Former FIFA President Says 2022 World Cup Should Have Gone To United States

The 2022 World Cup in Qatar is less than two weeks away, with the first match on November 20th. But former FIFA President Sepp Blatter now says it should be in an entirely different country.

According to Reuters, Blatter told a Swiss newspaper recently that “Qatar is a mistake.”

He also said that “the choice was bad,” and took responsibility as FIFA president.

With an event this important and sprawling, Blatter’s concerns centered on Qatar’s size.

“It is too small of a country. Football and the World Cup are too big for it,” he said.

Blatter revealed during the interview that a different site was initially chosen for 2022.

“At the time, we actually agreed in the (FIFA) Executive Committee that Russia should get the 2018 World Cup and the USA that of 2022.”

He continued, “It would have been a gesture of peace if the two long-standing political opponents had hosted the World Cup one after the other.”

Sepp Blatter, 2022 FIFA World Cup, Qatar
Former FIFA president Sepp Blatter looks on during an interview. (Photo by FABRICE COFFRINI/AFP via Getty Images)

Blatter’s lengthy history of corruption has been well documented. Potential bribery concerns weren’t brought up during the interview, however.

The United States, along with Mexico and Canada, did receive 2026 hosting rights from FIFA. But expectations for this year’s U.S. Men’s National Team would be very different if the event was being held locally, even with the team’s extremely poor performance in recent matches.

READ: US MEN’S NATIONAL TEAM HAS DISASTROUS TUNE-UP FOR WORLD CUP

World Cup Criticisms Likely Self Preservation

By choosing to speak out now, Blatter’s clearly trying to protect his own legacy.

He’s been banned from FIFA through 2028 due to an extensive history of corruption. He’s also faced accusations of defrauding the organization, although he was recently acquitted of those charges.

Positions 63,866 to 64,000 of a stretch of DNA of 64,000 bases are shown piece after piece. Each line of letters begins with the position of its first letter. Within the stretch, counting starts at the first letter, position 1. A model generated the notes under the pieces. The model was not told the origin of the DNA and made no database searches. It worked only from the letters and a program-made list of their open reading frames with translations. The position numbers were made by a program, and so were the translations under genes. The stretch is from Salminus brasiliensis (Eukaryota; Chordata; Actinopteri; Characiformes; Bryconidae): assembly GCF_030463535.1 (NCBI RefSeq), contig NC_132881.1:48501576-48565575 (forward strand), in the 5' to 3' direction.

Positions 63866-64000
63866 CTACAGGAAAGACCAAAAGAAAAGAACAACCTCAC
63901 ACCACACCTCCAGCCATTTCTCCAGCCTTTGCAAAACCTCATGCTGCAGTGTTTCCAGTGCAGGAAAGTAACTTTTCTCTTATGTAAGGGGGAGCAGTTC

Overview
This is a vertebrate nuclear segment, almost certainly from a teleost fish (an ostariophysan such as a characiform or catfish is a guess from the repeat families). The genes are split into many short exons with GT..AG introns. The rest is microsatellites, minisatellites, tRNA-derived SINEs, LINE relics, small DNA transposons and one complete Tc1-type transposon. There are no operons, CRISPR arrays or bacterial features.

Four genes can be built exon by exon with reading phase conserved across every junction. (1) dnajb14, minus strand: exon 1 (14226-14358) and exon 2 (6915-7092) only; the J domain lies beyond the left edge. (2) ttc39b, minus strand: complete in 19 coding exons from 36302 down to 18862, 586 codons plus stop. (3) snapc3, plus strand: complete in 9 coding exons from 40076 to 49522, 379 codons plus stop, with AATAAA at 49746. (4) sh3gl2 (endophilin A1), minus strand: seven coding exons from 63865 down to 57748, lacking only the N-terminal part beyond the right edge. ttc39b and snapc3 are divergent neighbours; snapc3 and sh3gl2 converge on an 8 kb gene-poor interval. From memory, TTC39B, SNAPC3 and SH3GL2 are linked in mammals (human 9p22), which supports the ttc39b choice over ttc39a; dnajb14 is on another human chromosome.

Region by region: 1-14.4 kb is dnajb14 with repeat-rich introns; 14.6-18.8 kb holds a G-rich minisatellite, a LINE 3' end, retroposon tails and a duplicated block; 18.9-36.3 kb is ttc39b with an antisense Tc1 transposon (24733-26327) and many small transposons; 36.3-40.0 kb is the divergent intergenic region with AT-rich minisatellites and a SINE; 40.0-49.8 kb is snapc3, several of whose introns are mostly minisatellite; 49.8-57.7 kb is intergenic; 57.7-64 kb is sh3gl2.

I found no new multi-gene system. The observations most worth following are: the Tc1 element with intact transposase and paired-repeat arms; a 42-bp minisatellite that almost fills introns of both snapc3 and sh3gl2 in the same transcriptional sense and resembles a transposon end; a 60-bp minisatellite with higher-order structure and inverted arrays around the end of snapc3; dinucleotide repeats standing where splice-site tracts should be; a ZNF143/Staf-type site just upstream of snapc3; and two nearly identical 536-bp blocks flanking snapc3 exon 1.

Blatter’s reign at the top of FIFA repeatedly lived down to the lowest possible expectations of soccer officials.

Faith in FIFA as a governing body collapsed further during his tenure, and the 2022 World Cup is one of many reasons why.

Blatter seemingly didn’t explain why the Executive Committee’s plan was altered, but it doesn’t take a vivd imagination to make assumptions.

The 2022 event should still be an extremely fun on-field competition. With a wide open field and any number of contending teams, it’ll undoubtedly be a fascinating tournament.

But the biggest question for US fans will be how their extremely young team performs on the biggest stage. A stage that apparently should have been at home.

Written by Ian Miller

Ian Miller is a former award watching high school actor, ice cream expert and long suffering Dodgers fan. He spends most of his time golfing, eating as much pizza as humanly possible, reading about World War I history, and trying to get the remote back from his dog. Follow him on Twitter.

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